“This power struggle has been going on for a very long time in this country. The founders of our nation crafted the U.S. Constitution to consolidate power for white Christian men of an elite class. The rest of us were simply not counted in ‘We the people … ’

“And yet the founders had invoked words that even they could not constrain:  justice, freedom, equality, the guarantee of life, liberty and the pursuit of happiness. These were magical words that … seized the imagination of people for whom they were never meant. In every generation, black and brown people, and white accomplices, have risen up in movements to unleash the magic of these words, to bleed for these words, to expand these words so ‘We the people’ would include more and more and more of us.

“These last four years, you have wept and prayed and grieved and marched and raged and fought and now you have voted and gotten out the vote. Now I ask you to stay in the labor.  Stay in the labor with love. Because America, our America, is a nation that is still waiting to be born, and the only way that we will birth that nation is if we do so with love.

“Love calls us to look on the face of anyone and say: You are a part of me I do not yet know. Love calls us to be brave with our grief and take in those wounded and neglected and abused as our own flesh and blood. To harness our rage in the face of injustice because the purpose of divine rage is not vengeance, but to reorder the world. Love refuses to leave anyone outside our circle of care. For we are one family, even those who vote against us. For the only way we will birth an America for all is if we leave no one behind. So let us vow to be brave with our love, love for others and love for ourselves. For you matter. Your life matters, and the only way we will last is if we let joy into our bodies and breath. Sing, dance, breathe, rejoice, let joy in. Joy will give us the energy for that long labor ahead. Laboring with love and with joy is the meaning of life.”[4]

For many decades, the vision of America as a nation still waiting to be born has animated the creative work of black activists and artists such as Langston Hughes, Dr. Vincent Harding, Maya Angelou and many others. In an essay written for On Being blog, titled Is America Possible?, Harding wrote:

“It is precisely in a period of great spiritual and societal hunger like our own that we most need to open minds, hearts and memories to those times when women and men actually dreamed of new possibilities for our nation, for our world and for their own lives. It is now that we may be able to convey the stunning idea that dreams, imagination, vision and hope are actually powerful mechanisms in the creation of new realities — especially when the dreams go beyond speeches and songs to become embodied; to take on flesh, in real, hard places.”[5]

Still, oppressive structures, ideologies and beliefs that have existed for centuries can become so embedded within us that they take on an aura of inevitability. When this happens, our moral imagination is sapped or disabled in ways we are not even aware of. I recommend Caste by Isabel Wilkerson. Wilkerson resurrects the concept of “caste hierarchy” to describe how the dominant white caste, living under the illusion of innate superiority, have used power and terror to keep African-Americans in the bottom tier, deemed innately inferior: exploited physically, economically, legally and socially. She shares many stories that describe vividly the ways in which this hierarchy gets internalized psychologically and enacted in social relationships of all kinds. She explores parallels, overlaps, similarities and shared origins of how an American caste system was constructed and continues to shape our common life in America, differently, but not differently enough, from India and Nazi Germany.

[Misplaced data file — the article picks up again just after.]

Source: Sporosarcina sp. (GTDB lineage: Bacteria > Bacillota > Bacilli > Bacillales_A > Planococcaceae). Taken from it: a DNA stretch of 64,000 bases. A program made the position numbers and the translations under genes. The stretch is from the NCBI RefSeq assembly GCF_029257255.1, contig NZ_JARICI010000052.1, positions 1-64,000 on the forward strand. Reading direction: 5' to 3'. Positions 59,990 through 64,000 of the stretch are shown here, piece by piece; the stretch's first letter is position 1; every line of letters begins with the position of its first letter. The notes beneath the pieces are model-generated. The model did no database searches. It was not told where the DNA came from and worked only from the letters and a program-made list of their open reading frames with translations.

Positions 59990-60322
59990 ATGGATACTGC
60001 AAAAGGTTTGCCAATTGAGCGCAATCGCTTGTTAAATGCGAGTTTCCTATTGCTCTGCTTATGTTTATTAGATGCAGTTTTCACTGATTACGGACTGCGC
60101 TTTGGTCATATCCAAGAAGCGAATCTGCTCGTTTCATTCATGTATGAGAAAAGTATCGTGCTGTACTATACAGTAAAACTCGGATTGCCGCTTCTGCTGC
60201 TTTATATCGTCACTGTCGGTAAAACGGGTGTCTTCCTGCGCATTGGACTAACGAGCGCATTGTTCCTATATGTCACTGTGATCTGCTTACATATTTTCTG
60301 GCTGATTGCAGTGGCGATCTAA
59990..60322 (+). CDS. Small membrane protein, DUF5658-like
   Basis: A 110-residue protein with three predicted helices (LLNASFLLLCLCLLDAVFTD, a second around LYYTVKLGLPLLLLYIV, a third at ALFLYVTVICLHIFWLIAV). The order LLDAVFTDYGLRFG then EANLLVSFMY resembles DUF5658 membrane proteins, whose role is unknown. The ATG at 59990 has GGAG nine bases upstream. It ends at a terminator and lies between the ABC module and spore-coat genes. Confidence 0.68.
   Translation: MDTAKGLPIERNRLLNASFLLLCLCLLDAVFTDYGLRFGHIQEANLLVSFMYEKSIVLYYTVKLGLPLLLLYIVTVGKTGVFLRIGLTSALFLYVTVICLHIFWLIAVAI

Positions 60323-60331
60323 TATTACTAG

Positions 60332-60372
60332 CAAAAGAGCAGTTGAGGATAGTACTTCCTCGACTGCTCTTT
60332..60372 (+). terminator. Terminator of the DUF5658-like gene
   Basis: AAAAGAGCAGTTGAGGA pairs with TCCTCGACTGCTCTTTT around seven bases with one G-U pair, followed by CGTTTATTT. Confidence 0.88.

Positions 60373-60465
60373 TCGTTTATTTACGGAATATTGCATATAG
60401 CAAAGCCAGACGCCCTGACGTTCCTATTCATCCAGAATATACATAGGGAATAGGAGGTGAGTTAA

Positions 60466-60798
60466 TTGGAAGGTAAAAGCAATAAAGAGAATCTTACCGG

After the election, I read the words of Ruby Sales, the well-known Black activist, who at the age of 6 was the first child to integrate into an all-White elementary school in New Orleans. Ruby is now a 72-year-old woman, still an activist, who has dedicated her life to working for social and racial justice. And yet even a courageous activist like Ruby had her vision temporarily occluded because of how caste can get embedded in our souls, how powerful despair can be and how easily we can slide towards it. Listen for the shift in her perspective as she ponders the results of our recent election. Her words were enormously helpful to me and might well be for you, because, after the election, my vision was distorted in much the same way as hers … until I read her words:

“It is another end of a long and emotional day. Yet this day was different from all other ones in the last four years. Hope is everywhere because we have come through four years of unimaginable despair and grief. … However we are headed towards a new tomorrow where a new horizon dawns.

“Yesterday I could not see the clearing, and I slumped for a moment as I focused my eyes on the fact that 55% of white women … and 58% of white men voted [for things to continue as they have for these four years]. These stats captured my mind and spirit.